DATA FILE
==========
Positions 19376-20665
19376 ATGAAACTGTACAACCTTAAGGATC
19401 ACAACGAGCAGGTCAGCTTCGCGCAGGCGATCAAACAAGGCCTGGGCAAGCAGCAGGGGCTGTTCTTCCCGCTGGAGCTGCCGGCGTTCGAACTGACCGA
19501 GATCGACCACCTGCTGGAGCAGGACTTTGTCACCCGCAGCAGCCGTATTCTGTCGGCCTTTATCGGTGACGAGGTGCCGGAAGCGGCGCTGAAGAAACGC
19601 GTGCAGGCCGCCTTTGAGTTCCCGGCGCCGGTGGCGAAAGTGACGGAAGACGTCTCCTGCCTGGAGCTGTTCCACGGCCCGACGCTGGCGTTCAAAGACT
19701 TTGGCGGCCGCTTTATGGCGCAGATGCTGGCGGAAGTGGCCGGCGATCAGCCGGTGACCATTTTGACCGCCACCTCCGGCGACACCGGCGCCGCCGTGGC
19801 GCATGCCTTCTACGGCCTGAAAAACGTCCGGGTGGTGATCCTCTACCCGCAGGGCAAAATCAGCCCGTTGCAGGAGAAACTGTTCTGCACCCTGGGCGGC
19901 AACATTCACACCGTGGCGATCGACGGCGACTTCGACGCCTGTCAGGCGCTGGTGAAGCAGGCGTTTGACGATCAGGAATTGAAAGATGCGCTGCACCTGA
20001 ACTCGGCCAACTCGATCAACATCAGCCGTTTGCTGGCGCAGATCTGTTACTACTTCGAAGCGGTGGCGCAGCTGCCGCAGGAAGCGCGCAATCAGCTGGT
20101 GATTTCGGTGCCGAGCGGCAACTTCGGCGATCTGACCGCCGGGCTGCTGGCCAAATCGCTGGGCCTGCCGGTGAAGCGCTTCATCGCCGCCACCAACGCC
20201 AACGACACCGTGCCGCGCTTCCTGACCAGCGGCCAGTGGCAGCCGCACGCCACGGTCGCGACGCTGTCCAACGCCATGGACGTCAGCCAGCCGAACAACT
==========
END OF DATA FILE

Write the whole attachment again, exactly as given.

Positions 19376-20665
19376 ATGAAACTGTACAACCTTAAGGATC
19401 ACAACGAGCAGGTCAGCTTCGCGCAGGCGATCAAACAAGGCCTGGGCAAGCAGCAGGGGCTGTTCTTCCCGCTGGAGCTGCCGGCGTTCGAACTGACCGA
19501 GATCGACCACCTGCTGGAGCAGGACTTTGTCACCCGCAGCAGCCGTATTCTGTCGGCCTTTATCGGTGACGAGGTGCCGGAAGCGGCGCTGAAGAAACGC
19601 GTGCAGGCCGCCTTTGAGTTCCCGGCGCCGGTGGCGAAAGTGACGGAAGACGTCTCCTGCCTGGAGCTGTTCCACGGCCCGACGCTGGCGTTCAAAGACT
19701 TTGGCGGCCGCTTTATGGCGCAGATGCTGGCGGAAGTGGCCGGCGATCAGCCGGTGACCATTTTGACCGCCACCTCCGGCGACACCGGCGCCGCCGTGGC
19801 GCATGCCTTCTACGGCCTGAAAAACGTCCGGGTGGTGATCCTCTACCCGCAGGGCAAAATCAGCCCGTTGCAGGAGAAACTGTTCTGCACCCTGGGCGGC
19901 AACATTCACACCGTGGCGATCGACGGCGACTTCGACGCCTGTCAGGCGCTGGTGAAGCAGGCGTTTGACGATCAGGAATTGAAAGATGCGCTGCACCTGA
20001 ACTCGGCCAACTCGATCAACATCAGCCGTTTGCTGGCGCAGATCTGTTACTACTTCGAAGCGGTGGCGCAGCTGCCGCAGGAAGCGCGCAATCAGCTGGT
20101 GATTTCGGTGCCGAGCGGCAACTTCGGCGATCTGACCGCCGGGCTGCTGGCCAAATCGCTGGGCCTGCCGGTGAAGCGCTTCATCGCCGCCACCAACGCC
20201 AACGACACCGTGCCGCGCTTCCTGACCAGCGGCCAGTGGCAGCCGCACGCCACGGTCGCGACGCTGTCCAACGCCATGGACGTCAGCCAGCCGAACAACT